A nice piece from Corey Robin yesterday, which supports a point I made several months ago about charges – spurious ones it seems to me – that it is “politically correct” to remove statues of Confederates from public places. To wit:
After 1991, when people in the former Soviet Union began toppling statues of Lenin, no liberal-minded person—at least none that I can recall—raised any alarm bells about “Soviet-style” erasure. Indeed, removing these signs and symbols of the past was considered the very essence of anti-Soviet-style politics. It was an act of emancipation.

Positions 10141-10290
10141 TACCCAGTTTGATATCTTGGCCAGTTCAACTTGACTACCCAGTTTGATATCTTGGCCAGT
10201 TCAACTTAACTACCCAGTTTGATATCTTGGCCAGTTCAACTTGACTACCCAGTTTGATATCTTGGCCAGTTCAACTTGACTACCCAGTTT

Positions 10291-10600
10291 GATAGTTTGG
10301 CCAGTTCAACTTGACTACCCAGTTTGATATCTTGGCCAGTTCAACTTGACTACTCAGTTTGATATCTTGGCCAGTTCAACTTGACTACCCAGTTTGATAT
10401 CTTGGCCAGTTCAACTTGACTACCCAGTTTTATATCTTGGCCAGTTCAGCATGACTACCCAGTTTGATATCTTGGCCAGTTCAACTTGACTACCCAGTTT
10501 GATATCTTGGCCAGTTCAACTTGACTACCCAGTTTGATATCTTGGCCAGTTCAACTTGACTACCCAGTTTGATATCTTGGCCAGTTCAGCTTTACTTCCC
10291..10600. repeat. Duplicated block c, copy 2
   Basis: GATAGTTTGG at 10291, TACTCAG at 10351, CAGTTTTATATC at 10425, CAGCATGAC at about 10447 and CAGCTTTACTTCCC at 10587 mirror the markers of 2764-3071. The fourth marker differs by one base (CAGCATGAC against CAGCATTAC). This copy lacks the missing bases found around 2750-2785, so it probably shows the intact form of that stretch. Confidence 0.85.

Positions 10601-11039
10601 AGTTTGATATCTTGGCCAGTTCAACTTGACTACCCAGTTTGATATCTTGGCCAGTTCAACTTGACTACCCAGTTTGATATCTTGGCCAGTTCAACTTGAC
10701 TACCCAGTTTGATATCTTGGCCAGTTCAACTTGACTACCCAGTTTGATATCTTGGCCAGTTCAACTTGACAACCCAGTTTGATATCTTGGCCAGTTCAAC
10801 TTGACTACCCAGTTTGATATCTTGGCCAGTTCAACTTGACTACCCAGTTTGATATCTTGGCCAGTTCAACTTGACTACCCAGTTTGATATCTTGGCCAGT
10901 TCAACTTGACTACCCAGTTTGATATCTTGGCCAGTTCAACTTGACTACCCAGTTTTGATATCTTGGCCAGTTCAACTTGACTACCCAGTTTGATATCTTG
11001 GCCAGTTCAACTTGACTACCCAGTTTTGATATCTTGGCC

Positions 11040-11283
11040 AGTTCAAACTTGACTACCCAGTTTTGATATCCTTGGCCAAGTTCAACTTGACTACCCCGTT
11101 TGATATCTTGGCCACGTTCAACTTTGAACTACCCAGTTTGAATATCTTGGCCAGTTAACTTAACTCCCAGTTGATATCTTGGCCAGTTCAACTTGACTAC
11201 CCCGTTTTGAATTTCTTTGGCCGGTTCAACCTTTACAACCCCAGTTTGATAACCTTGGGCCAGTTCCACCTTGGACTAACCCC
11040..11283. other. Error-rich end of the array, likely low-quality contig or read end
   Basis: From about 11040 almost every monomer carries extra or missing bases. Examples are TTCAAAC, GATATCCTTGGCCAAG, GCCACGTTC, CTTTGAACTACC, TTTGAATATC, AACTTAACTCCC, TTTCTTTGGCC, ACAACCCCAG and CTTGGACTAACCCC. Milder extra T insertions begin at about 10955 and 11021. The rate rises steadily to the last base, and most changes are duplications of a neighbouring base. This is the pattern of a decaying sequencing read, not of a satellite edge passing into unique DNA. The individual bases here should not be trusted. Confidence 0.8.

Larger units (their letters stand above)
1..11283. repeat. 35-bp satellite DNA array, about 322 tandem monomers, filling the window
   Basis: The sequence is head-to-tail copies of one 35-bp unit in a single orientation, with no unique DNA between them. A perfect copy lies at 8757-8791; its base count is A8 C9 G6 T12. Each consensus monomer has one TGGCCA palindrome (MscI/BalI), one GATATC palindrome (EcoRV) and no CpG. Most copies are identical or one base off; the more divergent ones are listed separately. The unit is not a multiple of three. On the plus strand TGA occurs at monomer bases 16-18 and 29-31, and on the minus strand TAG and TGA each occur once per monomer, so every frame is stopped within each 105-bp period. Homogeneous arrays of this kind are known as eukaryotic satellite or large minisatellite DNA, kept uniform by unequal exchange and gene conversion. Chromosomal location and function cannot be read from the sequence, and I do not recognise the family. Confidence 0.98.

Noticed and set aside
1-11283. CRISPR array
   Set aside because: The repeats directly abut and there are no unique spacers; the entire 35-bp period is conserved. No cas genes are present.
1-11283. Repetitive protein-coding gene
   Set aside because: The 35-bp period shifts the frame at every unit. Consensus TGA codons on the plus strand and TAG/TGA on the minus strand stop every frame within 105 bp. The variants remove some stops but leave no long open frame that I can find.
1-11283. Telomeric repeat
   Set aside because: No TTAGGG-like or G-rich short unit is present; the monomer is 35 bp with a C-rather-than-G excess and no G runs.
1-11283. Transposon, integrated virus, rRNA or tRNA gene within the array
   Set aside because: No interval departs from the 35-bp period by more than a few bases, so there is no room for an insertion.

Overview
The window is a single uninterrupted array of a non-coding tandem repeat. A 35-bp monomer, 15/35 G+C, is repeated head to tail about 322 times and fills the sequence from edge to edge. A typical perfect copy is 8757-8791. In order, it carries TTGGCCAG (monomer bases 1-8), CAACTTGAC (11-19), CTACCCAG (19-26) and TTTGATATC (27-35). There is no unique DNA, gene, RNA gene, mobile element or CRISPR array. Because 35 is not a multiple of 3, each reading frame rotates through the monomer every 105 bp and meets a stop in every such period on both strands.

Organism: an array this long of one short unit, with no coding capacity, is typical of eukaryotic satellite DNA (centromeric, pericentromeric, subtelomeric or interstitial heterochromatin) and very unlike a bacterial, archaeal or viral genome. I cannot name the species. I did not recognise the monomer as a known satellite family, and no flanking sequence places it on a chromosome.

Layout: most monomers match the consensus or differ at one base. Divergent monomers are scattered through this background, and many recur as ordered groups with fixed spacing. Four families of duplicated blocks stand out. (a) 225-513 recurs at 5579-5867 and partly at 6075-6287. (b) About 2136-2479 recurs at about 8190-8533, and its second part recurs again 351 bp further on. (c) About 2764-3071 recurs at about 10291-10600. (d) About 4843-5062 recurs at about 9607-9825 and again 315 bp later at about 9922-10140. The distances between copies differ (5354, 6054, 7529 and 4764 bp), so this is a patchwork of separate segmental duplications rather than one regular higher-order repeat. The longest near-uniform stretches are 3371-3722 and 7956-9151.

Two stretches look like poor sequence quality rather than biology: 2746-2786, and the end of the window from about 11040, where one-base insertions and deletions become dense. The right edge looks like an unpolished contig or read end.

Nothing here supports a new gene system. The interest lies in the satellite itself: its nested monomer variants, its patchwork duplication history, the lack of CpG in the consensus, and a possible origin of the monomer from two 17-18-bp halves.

But when we remove the name of Wilson or the face of Jackson, liberation becomes erasure, anti-Soviet-style politics becomes Soviet-style politics. . . .
So we’re left with the question: If removing the signs and symbols of the past is supposed to threaten our understanding and appreciation of that past—and that is Ungar’s point, after all— how does erasure become freedom in the one instance and tyranny in the other?
Update: Those are Corey’s words in italics, not mine!